Opinion

Public Higher Education Needs a Boost

It has been said that the world comes to Massachusetts to be educated. The problem is, when they’re done with their educational experience, most of the ’world’ goes home.

Indeed, many of the best and the brightest graduates of the dozens of private colleges in Massachusetts take their collected knowledge and apply it elsewhere.

Many of those who stay and live here were born and raised here, and they are far more likely to be graduates of UMass, Westfield State College, and Springfield Technical Community College than they are Smith, Mount Holyoke, Amherst, or Harvard. And this phenomenon is one of many reasons why state legislators should heed the warnings contained in a recently released report on the state’s higher education system.

That report, compiled by the Senate Task Force on Higher Education, says that a dramatic infusion of state money is needed to stop a slide in quality and make education more affordable at public colleges in the Commonwealth. The report’s authors, including Stanley Rosenberg (D-Amherst), propose that the state increase spending on public higher education by one-third, or as much as $300 million, in the next five to seven years.

"The public higher education system has been treated like a poor stepchild at a time when families are using it more and the state economy is going to rely on it more," said Sen. Steven Panagiotakis, a Lowell Democrat and task force leader as he capsulized the report’s findings. "We will live and die economically with the kids who come out of public higher education, and if the system’s not quality, we won’t be where we need to be."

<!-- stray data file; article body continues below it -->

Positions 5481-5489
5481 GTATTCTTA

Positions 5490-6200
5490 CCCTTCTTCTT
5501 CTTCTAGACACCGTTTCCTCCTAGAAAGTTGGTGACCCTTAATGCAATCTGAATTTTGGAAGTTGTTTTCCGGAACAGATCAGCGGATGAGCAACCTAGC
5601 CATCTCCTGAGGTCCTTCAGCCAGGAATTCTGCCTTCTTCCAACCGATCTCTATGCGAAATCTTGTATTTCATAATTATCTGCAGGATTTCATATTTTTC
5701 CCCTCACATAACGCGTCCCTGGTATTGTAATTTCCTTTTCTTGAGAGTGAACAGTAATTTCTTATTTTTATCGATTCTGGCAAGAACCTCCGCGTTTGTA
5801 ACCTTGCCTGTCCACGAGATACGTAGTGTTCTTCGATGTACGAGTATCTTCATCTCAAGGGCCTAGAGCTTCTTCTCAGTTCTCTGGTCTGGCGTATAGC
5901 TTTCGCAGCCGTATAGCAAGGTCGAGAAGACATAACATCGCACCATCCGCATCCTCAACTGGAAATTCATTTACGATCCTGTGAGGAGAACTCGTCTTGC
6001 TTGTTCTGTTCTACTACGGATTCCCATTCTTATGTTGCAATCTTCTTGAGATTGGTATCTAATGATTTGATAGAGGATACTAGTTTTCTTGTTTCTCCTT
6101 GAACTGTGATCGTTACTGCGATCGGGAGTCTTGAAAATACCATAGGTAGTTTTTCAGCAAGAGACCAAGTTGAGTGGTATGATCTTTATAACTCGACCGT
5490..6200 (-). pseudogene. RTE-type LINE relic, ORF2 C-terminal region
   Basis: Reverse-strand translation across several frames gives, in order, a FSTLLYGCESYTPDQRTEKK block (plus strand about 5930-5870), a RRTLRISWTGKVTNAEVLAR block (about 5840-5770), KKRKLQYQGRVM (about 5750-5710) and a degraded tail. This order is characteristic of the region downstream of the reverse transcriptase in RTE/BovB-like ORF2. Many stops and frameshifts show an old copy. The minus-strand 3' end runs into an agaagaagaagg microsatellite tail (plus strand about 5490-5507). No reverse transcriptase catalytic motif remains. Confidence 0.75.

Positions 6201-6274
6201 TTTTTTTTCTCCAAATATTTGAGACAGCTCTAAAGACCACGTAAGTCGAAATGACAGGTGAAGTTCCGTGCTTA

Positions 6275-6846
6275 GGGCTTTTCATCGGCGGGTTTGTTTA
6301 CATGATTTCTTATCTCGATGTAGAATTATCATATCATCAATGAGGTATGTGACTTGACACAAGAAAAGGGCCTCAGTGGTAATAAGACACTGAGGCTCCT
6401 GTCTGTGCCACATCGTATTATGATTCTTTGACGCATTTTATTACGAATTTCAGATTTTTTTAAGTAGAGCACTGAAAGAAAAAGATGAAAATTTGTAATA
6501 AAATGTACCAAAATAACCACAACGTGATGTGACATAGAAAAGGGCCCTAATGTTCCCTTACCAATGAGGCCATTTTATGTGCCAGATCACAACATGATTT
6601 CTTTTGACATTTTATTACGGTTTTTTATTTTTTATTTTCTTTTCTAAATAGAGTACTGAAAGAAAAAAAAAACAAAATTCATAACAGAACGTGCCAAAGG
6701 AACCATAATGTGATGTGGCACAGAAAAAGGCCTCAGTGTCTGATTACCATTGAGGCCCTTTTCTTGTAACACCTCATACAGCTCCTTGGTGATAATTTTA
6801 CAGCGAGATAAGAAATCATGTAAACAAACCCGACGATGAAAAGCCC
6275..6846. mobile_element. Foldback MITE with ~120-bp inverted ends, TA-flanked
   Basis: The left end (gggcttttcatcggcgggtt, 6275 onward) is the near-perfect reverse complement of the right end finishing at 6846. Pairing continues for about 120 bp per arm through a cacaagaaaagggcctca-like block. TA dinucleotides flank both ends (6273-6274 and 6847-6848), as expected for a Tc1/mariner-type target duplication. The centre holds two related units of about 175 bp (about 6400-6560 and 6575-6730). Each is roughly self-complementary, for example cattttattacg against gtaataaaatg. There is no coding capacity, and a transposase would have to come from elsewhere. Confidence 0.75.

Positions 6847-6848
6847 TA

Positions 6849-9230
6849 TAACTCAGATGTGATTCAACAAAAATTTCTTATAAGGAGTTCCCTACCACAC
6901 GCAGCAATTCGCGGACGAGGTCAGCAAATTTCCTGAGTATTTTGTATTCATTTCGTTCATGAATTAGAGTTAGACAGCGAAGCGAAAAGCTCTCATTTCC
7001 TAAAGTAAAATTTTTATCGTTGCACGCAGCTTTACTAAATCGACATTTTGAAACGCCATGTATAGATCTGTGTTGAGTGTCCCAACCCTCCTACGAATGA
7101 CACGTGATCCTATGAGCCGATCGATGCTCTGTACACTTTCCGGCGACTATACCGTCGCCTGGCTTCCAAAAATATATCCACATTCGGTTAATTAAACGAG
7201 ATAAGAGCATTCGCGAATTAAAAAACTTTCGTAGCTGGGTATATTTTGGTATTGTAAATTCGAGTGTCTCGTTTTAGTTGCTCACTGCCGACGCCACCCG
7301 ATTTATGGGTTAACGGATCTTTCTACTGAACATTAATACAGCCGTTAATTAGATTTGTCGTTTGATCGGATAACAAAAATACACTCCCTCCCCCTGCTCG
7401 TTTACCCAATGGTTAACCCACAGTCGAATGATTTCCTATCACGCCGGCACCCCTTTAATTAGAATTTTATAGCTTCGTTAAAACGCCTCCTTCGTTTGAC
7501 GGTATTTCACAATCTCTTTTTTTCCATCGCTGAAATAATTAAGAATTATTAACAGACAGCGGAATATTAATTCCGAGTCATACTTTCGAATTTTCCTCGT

Leaders of taxpayer groups say the report has merit, but they don’t know how the state can find a way to fund the plan, not when state revenues are likely to increase by only about 5% annually in the next few years and there are many spending priorities, including health care, pensions, and school building repairs.

We believe that the Legislature has to find some way to fund the bill’s

provisions or, at the very least, swing the pendulum back in other direction

— toward more appropriate funding of state colleges and universities.

Why? Because other states are realizing the importance of public education, and their commitments have resulted in the creation of jobs and centers of new technology. We’ve seen this in North Carolina, Texas,

California, and elsewhere. Massachusetts, meanwhile, has been going in the other direction, and the numbers tell the story:

– The state now ranks 49th in the nation in spending on higher education per $1,000 of state income;

– It ranks 47th in the nation in state spending on public higher education per capita;

– It has seen the largest decrease in state funding for public higher education: a 32.6% reduction, adjusted for inflation, between 2001 and 2004, out of the 50 states;

– It is the only state in the nation that is spending less on public higher education than it was 10 years ago; and

– Student charges have consistently been above the national average, and are among the highest in the country because of insufficient funding.

What does all this mean? Here things get subjective, rather than objective, but what it means is that fewer people are receiving a college education in the state because they can no longer afford it. And it also means that the quality of the educational experience is declining — and will continue to decline unless the trend is reversed — because individual schools have fewer resources and have to rely more on adjunct teachers rather than full-time faculty members.

What’s more, it means that the state university’s goal of becoming a world-class research institution will be that much harder to reach.

And what does that mean? That the state will continue to lose its competitive edge to other states and other countries. Locally, it will mean that many initiatives of the Plan to Progress — including those to create a workforce capable of working in emerging technologies, and to diversify the region’s economy in these sciences — will be more difficult to achieve.

It will be difficult for legislators to find the money to fund the budget increases outlined in the task force’s report. The only logical alternatives are tax hikes, which no one has an appetite for, or shifting some budget priorities.

We hope that some solution can be found however, because, as the evidence shows, the public colleges train the Commonwealth’s workforce — and that workforce represents our future.

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